ondary market, the same artist is gathering momentum and can sell prints at higher prices. This is true, but really and truly, how many photographers actually make a prominent appearance in the secondary market in their lifetime? I’d bet even the most venerated of the lot didn’t get there until after their death. The only one I can think of off the top of my head is Andreas Gursky. Secondly, I believe there are other ways in which one can improve their asking price without going into the secondary market and gain full benefit out of it. I will get there shortly. The second point is that unlimited prints will struggle to sell in the secondary market even after the artist’s death because there’s loads of them out there, therefore making it a less worthwhile investment. This is certainly untrue. A good print from a great photographer will remain in demand even if there are others around. Case in point, “Moonrise over Hernandez” raised a very respectable $609,600 in 2006, shortly after the artist’s death, and was then superseded by the sale of “Clearing Winter Storm, Yosemite National Park” for $722,500 in 2010. I doubt the original purchasers paid that kind of money when they bought them from Ansel Adams. I believe that while artists are alive and producing work, it is they who should be the main beneficiary of the sale of their work. Galleries play an important role in the primary market, and in the
end their role usually benefits the artist’s cause, since they take care of what the artist couldn’t care less about. Art collectors purchase art for various reasons. Those who do it because they like the work will not care about immediate financial gain, while those who do it for investment usually accept the fact that it will most probably bear fruit when the artist stops producing new work, be it photography, painting, sculpture or any other kind of medium. In all this, there are, as always, exceptions. Some artists tend to benefit greatly from secondary markets during their lifetime, and collectors sometimes tend to reap gains from their investment very quickly, however the artists who fall into this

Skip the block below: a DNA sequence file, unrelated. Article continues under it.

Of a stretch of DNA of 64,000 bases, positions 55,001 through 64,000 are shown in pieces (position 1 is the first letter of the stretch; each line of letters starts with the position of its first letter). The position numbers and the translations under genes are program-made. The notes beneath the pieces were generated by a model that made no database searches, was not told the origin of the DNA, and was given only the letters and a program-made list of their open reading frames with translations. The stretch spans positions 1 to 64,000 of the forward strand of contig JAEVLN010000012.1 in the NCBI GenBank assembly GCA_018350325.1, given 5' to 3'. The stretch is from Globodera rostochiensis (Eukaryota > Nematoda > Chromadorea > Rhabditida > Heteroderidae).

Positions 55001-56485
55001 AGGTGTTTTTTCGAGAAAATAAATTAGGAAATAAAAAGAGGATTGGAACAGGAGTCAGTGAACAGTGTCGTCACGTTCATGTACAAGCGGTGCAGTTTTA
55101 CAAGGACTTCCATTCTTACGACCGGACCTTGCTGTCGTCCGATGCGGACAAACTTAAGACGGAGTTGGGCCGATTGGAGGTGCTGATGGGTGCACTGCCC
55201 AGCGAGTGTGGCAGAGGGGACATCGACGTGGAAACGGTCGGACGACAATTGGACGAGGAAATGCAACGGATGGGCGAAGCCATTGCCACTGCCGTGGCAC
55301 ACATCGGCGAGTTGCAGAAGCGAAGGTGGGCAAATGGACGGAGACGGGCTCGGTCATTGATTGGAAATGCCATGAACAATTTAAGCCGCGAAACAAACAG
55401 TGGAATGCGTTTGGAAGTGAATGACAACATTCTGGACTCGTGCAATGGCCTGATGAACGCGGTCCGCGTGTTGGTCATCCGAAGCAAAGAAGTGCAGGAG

“A good print from a great photographer will remain in demand even if there are others around.” category are few and far between – and even then, I am pretty sure that only a small percentage of these are photographers. The choice here is whether as an artist and photographer I want to put myself in a position which will focus mostly on the primary or secondary market during my lifetime. Being realistic, the likelihood of my work gracing the catalogues of Sotheby’s in my lifetime is not
exactly a given, so in my view it makes more sense to focus on the primary market, endorsing those who purchase my work for love over those who purchase it for investment.